Wednesday, June 26, 2013

Another assignment on my journey to become an SLP at GSU

Introduction to Language Disorders 
February 6, 2012
EXC 4320: Assignment 1
Are the Abilities for Language, Speech, and Communication Uniquely Human?

Anyone who has ever spent time around a dog can see that communication between a dog and a human clearly takes place. Dogs vie for attention, shoot glances when they want food, and display other actions to portray feelings. Since communication “refers to the sending and receiving of messages, information, ideas, or feelings” (Reed) dogs clearly communicate with humans and with other dogs. Using the dog example, it is safe to say that dogs also display an ability to use speech as well. Reed cites speech as “the oral expression of language that involves sensorimotor processes by which language users reproduce the coded symbols that are stored in their central nervous systems so that others can hear the symbols. Dogs bark, whine, and whimper, among other sounds, to convey different meanings for what they want to convey to their audience.

Dogs might even have language, considering language is “a code in which we make specific symbols stand for something else” according to Reed. A bark can convey happiness, and it can convey anger. A whimper can convey sadness, hunger, or desire. What dogs don’t have, however, is the ability to write down their coded symbol systems. Based on this example, it would be safe to draw the conclusion that the ideas of communication and speech are not uniquely human and can belong to various species of the animal kingdom. Language can sometimes be attributed to animals as well. Where language is uniquely human however, is the area of written language. It is this writer’s view that only humans can create a written “code in which we make specific symbols stand for something else.”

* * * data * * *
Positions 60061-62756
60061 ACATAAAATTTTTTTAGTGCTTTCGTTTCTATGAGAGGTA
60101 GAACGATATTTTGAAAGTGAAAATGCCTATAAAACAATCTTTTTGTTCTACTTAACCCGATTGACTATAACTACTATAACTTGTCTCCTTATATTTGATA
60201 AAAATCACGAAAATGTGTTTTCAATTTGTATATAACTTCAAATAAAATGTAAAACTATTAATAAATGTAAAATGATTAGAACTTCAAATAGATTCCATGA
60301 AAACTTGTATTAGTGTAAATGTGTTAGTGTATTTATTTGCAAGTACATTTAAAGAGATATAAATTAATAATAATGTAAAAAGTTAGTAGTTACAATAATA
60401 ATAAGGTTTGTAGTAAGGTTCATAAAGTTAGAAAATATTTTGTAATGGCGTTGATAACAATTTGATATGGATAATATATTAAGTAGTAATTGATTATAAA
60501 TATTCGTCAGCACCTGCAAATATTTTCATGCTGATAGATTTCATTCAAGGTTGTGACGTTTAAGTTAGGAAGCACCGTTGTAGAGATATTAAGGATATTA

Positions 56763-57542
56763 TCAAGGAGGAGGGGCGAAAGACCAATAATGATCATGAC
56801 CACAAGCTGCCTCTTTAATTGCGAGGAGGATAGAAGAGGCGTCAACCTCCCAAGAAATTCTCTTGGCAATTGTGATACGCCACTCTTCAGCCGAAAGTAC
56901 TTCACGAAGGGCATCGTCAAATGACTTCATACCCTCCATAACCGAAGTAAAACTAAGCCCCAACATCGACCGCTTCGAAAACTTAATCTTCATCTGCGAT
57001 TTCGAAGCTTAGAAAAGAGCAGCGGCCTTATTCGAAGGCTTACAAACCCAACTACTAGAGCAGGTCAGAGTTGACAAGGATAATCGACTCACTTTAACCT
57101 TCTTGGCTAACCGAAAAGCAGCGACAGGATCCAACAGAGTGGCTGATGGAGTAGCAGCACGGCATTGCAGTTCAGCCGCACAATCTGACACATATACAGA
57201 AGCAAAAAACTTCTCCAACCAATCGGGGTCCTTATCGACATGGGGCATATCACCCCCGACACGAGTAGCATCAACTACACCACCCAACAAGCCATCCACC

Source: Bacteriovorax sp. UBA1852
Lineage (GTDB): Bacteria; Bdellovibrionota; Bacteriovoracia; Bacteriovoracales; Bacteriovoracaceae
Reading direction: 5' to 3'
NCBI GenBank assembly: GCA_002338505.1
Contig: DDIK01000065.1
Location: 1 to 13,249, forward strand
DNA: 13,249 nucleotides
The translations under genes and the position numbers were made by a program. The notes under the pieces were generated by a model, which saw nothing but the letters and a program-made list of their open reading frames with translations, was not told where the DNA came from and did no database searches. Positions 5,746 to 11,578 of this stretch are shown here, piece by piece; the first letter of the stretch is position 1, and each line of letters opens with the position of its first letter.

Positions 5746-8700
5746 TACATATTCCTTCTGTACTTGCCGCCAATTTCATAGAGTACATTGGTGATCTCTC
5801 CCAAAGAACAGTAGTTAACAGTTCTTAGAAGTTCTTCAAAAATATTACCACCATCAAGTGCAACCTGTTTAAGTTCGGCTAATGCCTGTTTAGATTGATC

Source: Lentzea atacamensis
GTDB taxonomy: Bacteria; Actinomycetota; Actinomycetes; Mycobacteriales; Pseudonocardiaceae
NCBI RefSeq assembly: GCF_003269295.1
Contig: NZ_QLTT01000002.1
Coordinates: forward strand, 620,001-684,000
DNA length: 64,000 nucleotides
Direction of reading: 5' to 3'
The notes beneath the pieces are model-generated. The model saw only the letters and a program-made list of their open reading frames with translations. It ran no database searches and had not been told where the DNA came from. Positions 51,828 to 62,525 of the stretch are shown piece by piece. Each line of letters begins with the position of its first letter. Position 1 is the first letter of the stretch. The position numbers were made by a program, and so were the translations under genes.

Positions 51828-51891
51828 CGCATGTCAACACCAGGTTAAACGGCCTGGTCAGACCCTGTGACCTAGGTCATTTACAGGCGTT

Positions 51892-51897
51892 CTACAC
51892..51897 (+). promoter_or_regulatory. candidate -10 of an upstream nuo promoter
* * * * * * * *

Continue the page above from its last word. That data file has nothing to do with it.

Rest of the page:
In addition, there are other examples of communication and speech, but not language among the animal population. According to Reed’s definition of communication, a bird’s chirp is certainly a sign of a sent message to another bird. It is also an example of speech. A primate can communicate in a more complex way than a bird or a dog, certainly, and some have even been taught simple signs to communicate even further complex ideas. Can a chimp write down those ideas? Probably in the same way a toddler would, in fits of scratches and scribbles. Sure, those symbols have meaning to someone that works with him on a daily basis, but not as an accepted language structure and coded written symbol system.